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Financial Reform and China’s Growth Trajectory

문서에서 Credit and Credibility (페이지 44-47)

Reform of China’s financial system, and changing the characteristics of the banking system that have contributed to the development of credit excesses, have long been critical agenda items for China’s leaders.

After years of false starts and incomplete liberalization of China’s interest rate and exchange rate regimes, China’s leaders laid out an aggressive program of comprehensive structural reforms for China’s economy following the Third Plenum of the 18th Party Congress in October 2013, detailing 60 “decisions” of the Party to reform various aspects of China’s governance. Financial system reform was a central component of

45 Hu Jihua, “Will the Next Financial Crisis be in China,” (下一场金融危机会在中国吗) Caixin, September 7, 2015, http://opinion.caixin.com/2015-09-07/100846892.html.

46 Zhu Ning, China’s Guaranteed Bubble: How Implicit Government Support Has Propelled China’s Economy While Creating Systemic Risk (New Taipei City: Hizashi, 2016).

47 Ibid, 418. Translation by Feng Xiaodong.

the Third Plenum agenda, as fundamental to the transition toward value-based pricing of risks in a market economy.48

Following the Third Plenum, financial reforms actually accelerated much faster than those in other sectors, as more tangible action plans from key financial officials were already evident in late 2014, based on our comprehensive assessment (Rosen 2014) of the progress of the Third Plenum Decisions at that time.49 Capital account liberalization proceeded with the opening of more channels to allow the use of Chinese currency raised offshore in onshore markets. A program was launched to permit cross-border purchases of Chinese stocks and bonds, opening these markets to greater foreign influence. At the same time, a full program of liberalization of China’s previously regulated deposit and lending rates was implemented, with authorities first raising the ceilings on China’s deposit rates and then abolishing them entirely. Lending rate decisions were also liberalized, with the program essentially completed in 2015. In addition, corporate bond defaults were finally allowed to occur, introducing credit risks into some asset markets. The defaults were limited but did represent an attempt to introduce market pricing of new risks. A deposit insurance system was also rolled out in 2015, offering the possibility that larger depositors could distinguish between the creditworthiness of various banks.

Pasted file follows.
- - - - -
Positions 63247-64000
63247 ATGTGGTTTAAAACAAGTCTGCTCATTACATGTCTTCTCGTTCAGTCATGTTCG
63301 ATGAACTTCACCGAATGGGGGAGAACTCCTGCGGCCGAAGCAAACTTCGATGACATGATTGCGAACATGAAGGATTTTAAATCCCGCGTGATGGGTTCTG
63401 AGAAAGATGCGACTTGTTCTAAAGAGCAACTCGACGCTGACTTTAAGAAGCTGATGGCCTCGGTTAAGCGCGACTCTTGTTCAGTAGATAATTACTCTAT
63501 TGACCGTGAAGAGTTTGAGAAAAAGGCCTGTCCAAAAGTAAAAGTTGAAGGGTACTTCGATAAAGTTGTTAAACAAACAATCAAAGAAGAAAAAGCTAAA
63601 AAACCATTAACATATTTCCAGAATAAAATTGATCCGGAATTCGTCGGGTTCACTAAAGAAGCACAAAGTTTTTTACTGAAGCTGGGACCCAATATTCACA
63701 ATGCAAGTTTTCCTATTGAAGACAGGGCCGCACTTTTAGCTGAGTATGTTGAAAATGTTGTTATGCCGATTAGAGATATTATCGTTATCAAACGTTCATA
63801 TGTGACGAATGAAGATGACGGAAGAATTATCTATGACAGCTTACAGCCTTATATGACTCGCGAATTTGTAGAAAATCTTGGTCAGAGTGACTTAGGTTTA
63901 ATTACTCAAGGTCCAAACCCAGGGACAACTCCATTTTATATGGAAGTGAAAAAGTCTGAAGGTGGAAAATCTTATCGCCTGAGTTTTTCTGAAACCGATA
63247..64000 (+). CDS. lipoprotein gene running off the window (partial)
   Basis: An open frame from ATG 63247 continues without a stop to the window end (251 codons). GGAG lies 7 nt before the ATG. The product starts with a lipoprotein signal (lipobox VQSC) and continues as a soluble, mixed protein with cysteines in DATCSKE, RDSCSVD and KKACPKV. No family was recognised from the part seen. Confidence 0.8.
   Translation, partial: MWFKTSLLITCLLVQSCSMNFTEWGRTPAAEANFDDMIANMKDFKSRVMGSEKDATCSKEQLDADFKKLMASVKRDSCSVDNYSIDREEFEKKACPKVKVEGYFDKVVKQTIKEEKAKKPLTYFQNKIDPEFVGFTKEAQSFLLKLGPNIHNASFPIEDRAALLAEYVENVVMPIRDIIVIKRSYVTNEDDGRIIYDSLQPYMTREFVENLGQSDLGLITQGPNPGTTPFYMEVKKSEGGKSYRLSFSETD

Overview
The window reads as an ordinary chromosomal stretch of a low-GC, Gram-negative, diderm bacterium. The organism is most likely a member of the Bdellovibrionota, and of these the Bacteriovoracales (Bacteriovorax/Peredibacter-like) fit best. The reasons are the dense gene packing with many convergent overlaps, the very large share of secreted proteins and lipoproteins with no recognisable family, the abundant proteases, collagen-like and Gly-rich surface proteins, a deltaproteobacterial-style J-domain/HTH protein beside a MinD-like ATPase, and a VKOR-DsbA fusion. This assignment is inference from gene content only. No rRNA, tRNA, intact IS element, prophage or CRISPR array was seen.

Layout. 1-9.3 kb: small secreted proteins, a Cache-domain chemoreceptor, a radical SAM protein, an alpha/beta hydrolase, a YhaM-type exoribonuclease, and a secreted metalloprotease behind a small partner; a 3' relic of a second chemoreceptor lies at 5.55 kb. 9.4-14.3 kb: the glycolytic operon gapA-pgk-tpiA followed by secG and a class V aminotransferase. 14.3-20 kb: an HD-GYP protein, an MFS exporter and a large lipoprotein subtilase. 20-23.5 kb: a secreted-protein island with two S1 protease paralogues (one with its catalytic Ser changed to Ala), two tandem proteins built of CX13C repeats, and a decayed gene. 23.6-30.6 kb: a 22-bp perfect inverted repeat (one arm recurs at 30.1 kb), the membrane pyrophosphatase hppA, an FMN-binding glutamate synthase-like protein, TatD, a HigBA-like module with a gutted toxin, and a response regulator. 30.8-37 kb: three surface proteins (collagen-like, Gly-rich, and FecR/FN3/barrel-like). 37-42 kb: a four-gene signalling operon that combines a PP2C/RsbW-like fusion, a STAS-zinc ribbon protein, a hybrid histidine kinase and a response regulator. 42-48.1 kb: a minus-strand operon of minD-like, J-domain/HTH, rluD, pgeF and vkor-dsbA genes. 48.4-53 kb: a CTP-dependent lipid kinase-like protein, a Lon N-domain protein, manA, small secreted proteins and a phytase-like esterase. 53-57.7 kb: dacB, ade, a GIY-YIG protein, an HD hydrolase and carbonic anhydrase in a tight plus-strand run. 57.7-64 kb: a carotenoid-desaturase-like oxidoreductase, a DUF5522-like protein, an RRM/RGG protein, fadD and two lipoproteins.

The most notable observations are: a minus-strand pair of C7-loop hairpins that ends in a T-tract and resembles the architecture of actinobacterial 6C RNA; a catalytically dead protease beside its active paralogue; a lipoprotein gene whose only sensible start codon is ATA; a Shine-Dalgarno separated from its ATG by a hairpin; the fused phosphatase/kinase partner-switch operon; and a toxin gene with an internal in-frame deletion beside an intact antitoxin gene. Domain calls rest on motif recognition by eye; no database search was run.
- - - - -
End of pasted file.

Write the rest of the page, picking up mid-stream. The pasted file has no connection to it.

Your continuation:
While making extraordinary progress on these fronts, financial reformers remained unable to crack the difficult puzzle of what to do about regulating SOEs and local governments, which continued to enjoy not only implicit guarantees against failure but also explicit government support. Within such a half-reformed system, changes in the pricing of credit can have counterproductive effects when authorities are trying to control the growth of borrowing by these price-insensitive entities (as noted by Zhu Rongji in the quote in the previous chapter). Allowing liberalized interest rates may have the effect of boosting the cost of borrowing for everyone because state-guaranteed borrowers prioritize access to credit over its cost. The result may be more borrowing and investments in unproductive areas but financed at higher overall interest rates. This behavior was definitely evident in the bond market for China’s LGFVs. Bond buyers preferred LGFV bonds because they offered higher yields than corporate debt, but were considered government guaranteed, even though they funded projects that typically had no capacity to repay the debt.50

Introducing new credit risks or the possibility of default is similarly a difficult process within a financial system in which guarantees are the dominant assumption. While Zhu Ning’s argument on the necessity of removing these guarantees is compelling, breaking the cycle of guarantees is potentially dangerous because the change in government support is essentially a change in policy and raises questions about where new default risks will emerge. Corporate bonds might default today, but what about local

government bonds? The uncertainty of these guarantees, once they start to be removed, can lead to rapid periods of de-risking and falling prices for the underlying assets. In December 2016, for example, China’s money markets nearly froze once again after a scandal at Sealand Securities, a relatively small securities firm. The firm refused to support a few billion yuan in contracts for entrusted bond placements—

agreements to hold bonds for another institution—after the price of the underlying bonds had fallen. The uncertainty Sealand created caused market participants to question all entrusted bond contracts in the market, resulting in a sharp rise in short-term funding rates and a significant pullback in interbank lending. Introducing default risks into new asset classes, or new institutions, such as SOEs or LGFVs, could

48 Daniel Rosen, “Avoiding the Blind Alley: China’s Economic Overhaul and Its Global Implications,” Asia Society Policy Institute and Rhodium Group, October 2014, 59-72, https://asiasociety.org/files/pdf/AvoidingtheBlindAlley_FullReport.pdf.

49 Ibid, 63.

50 Rhodium Group, China Markets Research, “Losing Religion on LGFV Bonds,” July 6, 2017.

trigger even larger panics, which partially explains authorities’ reluctance to push aggressively for such steps even while implementing other portions of the financial reform agenda.